Life Aquatic where the viewer is given the superlative tour of the Belafonte. The voice acting by the entire cast (Clooney and Streep being the only non-Anderson regulars) is top-notch, and Anderson and his editor Andrew Wesiblum construct a franticly paced story (the first part of the story feels like it flies by as we see Fox's three-pronged plan go through its preliminary stages and then we get to see it put into effect…these moments – along with a montage set to people singing along with a banjo around a campfire and a fight between Fox and Rat in a High Voltage area – are the highlight of the film) that is infectious in its whimsy and energy. Essentially what we have here is an animated, 87 minute, Wes Anderson film; however, I enjoyed this film (I think it's time for people, and I've been as guilty as anyone, to stop being apprehensive about films just because they're animated) far more than Anderson's other whimsical affair, The Life Aquatic. Well…just what the cuss am I trying to say? This is one of the best film experiences of the year, and I was really surprised (even though I love Anderson's work) that I was so into every frame of this film.
A Serious Man
The Coen's darkly comic, Job-like tale is obviously one of the most personal films the brothers have made. Taking place in suburban Minneapolis (where the brothers grew up) the film centers around Larry Gopnik (Michael Stuhlbarg who fits in nicely with the Coen universe) whose life is just one bad piece of news after another. The film is essentially about the absurdity of life, and the even more absurd practice of trying to make sense of that absurdity. This polarization – absurdity vs. certainty – is dealt with in the typically bleak and darkly comic Coen manner. His job, a professor of math who fills his board up with all kinds of proofs, is the perfect metaphor for what the brothers Coen are getting at here. Job-like metaphors and Yiddish symbolism (the film opens with a six minute short film that introduced me to the term dybbuk) flood the everyday occurrences of Larry. The whole idea of things "not making sense" is humorous enough, but the Coen's always look to take things deeper, evidenced by the discussion he has with a confused student: "The stories are just illustrative; the math is how it really works." And sure enough the Coen's hilariously juxtapose the confused Larry with a backdrop of a giant blackboard filled with a proof that is meant to explain mysteries away, or the great scene where he's talking with his attorney (Adam Arkin) and they are surrounded by weighty tomes, a perfect metaphor for the film as knowledge is always bearing down on the protagonist.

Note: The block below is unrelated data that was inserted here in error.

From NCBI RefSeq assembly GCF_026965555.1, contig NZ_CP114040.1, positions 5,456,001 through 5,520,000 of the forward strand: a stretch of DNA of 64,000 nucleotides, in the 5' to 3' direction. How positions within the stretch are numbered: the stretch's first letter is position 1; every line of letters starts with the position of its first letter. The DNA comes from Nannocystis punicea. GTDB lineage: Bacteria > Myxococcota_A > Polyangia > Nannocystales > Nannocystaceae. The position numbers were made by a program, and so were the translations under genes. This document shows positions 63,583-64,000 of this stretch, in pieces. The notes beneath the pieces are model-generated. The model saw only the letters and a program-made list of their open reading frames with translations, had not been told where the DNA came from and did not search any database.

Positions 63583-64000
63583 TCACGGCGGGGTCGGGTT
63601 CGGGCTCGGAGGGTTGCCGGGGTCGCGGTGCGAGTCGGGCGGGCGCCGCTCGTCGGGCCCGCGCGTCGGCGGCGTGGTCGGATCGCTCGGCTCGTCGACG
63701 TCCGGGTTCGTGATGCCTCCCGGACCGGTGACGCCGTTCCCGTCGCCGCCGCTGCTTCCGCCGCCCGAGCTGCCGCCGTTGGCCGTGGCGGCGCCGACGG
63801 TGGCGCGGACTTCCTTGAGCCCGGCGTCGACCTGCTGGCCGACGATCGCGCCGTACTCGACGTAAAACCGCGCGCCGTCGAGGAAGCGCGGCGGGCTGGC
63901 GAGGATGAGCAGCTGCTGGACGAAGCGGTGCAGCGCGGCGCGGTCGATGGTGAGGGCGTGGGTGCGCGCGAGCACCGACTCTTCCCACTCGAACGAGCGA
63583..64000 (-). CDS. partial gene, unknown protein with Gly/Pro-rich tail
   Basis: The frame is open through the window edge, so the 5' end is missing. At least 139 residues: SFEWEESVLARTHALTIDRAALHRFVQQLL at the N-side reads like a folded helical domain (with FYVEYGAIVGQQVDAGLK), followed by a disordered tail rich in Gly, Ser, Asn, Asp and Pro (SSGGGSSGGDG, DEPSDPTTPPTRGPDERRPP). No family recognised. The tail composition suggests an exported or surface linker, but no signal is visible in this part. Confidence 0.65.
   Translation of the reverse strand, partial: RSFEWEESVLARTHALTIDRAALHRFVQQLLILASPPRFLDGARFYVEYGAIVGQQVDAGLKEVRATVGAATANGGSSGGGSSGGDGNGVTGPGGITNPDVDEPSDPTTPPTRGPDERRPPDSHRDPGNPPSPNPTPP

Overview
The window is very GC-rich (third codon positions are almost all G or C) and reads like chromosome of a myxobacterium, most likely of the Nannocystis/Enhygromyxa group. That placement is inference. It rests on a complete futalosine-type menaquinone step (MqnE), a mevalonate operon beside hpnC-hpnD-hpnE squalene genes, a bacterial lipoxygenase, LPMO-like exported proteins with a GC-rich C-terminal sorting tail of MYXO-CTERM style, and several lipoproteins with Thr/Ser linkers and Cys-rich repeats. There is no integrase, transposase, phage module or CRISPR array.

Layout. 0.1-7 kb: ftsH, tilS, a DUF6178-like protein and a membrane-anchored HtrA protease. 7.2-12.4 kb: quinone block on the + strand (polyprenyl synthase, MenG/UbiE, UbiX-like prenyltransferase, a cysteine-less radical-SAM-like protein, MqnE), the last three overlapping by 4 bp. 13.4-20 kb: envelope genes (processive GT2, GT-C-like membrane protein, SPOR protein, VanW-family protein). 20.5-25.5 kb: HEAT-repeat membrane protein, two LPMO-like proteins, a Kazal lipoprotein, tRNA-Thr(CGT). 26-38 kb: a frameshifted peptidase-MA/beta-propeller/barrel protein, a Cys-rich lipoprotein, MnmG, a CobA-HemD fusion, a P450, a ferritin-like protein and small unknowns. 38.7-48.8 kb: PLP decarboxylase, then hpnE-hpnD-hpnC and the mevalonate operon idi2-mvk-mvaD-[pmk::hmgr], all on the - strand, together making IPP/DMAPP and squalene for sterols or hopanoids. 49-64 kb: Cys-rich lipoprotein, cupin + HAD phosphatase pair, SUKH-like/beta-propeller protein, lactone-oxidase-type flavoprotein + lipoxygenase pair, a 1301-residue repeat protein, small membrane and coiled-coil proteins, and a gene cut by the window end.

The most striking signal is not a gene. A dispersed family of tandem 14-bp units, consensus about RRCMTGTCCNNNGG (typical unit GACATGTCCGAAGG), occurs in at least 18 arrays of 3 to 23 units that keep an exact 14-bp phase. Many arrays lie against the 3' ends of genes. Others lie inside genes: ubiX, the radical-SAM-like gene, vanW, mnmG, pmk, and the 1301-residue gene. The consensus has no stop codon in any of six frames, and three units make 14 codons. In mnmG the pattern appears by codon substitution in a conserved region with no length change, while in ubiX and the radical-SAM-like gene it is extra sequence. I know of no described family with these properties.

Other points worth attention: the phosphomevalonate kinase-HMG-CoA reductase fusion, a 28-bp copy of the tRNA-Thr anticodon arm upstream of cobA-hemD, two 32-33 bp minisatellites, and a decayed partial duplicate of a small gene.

"What does all of this mean?" is another question that is broached in the film, and I like the way the Coen's let things just play out in their own weird, humorous way. For instance the scene where Larry has been asked to lunch by his wife and her lover, Sy; they inform him that they think it would be best if he moved out…of his own house. Compound that absurd moment with funny little scenes where he gets emergency calls from his son at work because "F-Troop" is 'coming in fuzzy', or where a Rabbi tells him you can't know everything…which Larry replies "it sounds like you don't know anything."
The Coen's central question – is it important to know everything – is an interesting one, and like Tarantino's Inglourious Basterds there's a lot to explicate here. But I think what tends to get lost in all that juicy and more than worthwhile dissecting is that the movie is just really damn entertaining. A Serious Man is darkly comic and typical of the Coen's who specialize in wince-inducing humor. The ending is sure to confuse and befuddle those who don't understand that never has anything made sense with the Coen's upon an initial viewing and initial reflection. You have to let their films swim around in your head for days.
A special shout-out to Carter Burwell whose score is one of the best things of the film, and like he did with the 1999 film Being John Malkovich he creates a starkly effective score that is able to elicit the appropriate emotions. Plus, this has to be the most brilliant use of Jefferson Airplanes "Somebody to Love" I've ever heard.